By Plover and Tern Program Director Ben Pearl
... Snowy Plover breeding habitat by holding a one day volunteer event known as the Mud Stomp. As the name implies, a core component of this event is to stomp in the mud (though not too deep) to create more texture on the otherwise flat ponds. When available, we have also spread oyster shells or gravel afterwards to add additional texture and color to the pond. Since Snowy Plovers rely upon camouflage to evade predators at all life stages, stomping on the mud and spreading shells or gravel help to increase the effectiveness of Snowy Plover camouflage, helping to improve survival of adults, nests, and chicks. In addition, Snowy Plovers will often use footprints to nest in, so we are helping them get a head start on the breeding season by providing nest scrapes!
Joining us this year for the Mud Stomp (and future SFBBO events) will be Andytown Coffee Roasters! Located in San Francisco, and widely considered one of the best coffee roasters in the Bay Area, they are also the only other organization in the Bay Area whose love for Snowy Plovers can rival our own! Our biologists have been venturing up to San Francisco for years to get one of their signature drinks, the Snowy Plover, so when Andytown approached us about forming a partnership to work together for Snowy Plover recovery, we were more than thrilled. To start the partnership off, on Sunday, March 22nd they will celebrate their 6th Anniversary at their original Lawton location in the Outer Sunset District, including a fundraiser that will benefit SFBBO’s Snowy Plover Program! The following weekend, Andytown will be sending down their staff to the Mud Stomp to serve up coffee and pastries to get everyone fueled up to stomp.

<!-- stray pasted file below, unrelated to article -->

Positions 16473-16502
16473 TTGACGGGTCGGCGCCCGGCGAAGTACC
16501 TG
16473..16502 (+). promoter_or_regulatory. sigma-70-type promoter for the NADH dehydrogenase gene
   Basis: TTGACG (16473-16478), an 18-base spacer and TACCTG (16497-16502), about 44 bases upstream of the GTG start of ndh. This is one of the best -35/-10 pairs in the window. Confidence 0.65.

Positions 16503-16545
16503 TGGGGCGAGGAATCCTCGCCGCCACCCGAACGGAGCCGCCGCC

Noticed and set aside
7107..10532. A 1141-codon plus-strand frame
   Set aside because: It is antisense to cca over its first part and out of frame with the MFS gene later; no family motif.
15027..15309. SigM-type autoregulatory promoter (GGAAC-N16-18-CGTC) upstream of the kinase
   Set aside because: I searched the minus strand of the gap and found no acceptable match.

If you are interested in attending the Mud Stomp event or becoming a Snowy Plover volunteer surveyor or docent, contact me at firstname.lastname@example.org for more information.
Ben Pearl, M.s., is the plover and tern program director at SFBBO. Ben grew up in San Luis Obispo, where he attained an early love for nature exploring the nearby tide pools and oak forests. He completed his B.S. in Ecology and Evolutionary Biology at U.C. Santa Cruz, and first came to SFBBO while beginning his Masters at San Jose State University. For his Master’s thesis, he examined how various factors affect plover foraging habitat selection during the winter in the South San Francisco Bay. His favorite part of field work is seeing plover and tern chicks hatch and grow to become adults, especially when they are banded and he can keep track of them over the years. He also enjoys sharing his knowledge of these special birds through guided bird walks and public presentations.
Wingbeat is a blog where you can find the most recent stories about our science and outreach work. We'll also share guest posts from volunteers, donors, partners, and others in the avian science and conservation world. To be a guest writer, please fill out our Volunteer Application below.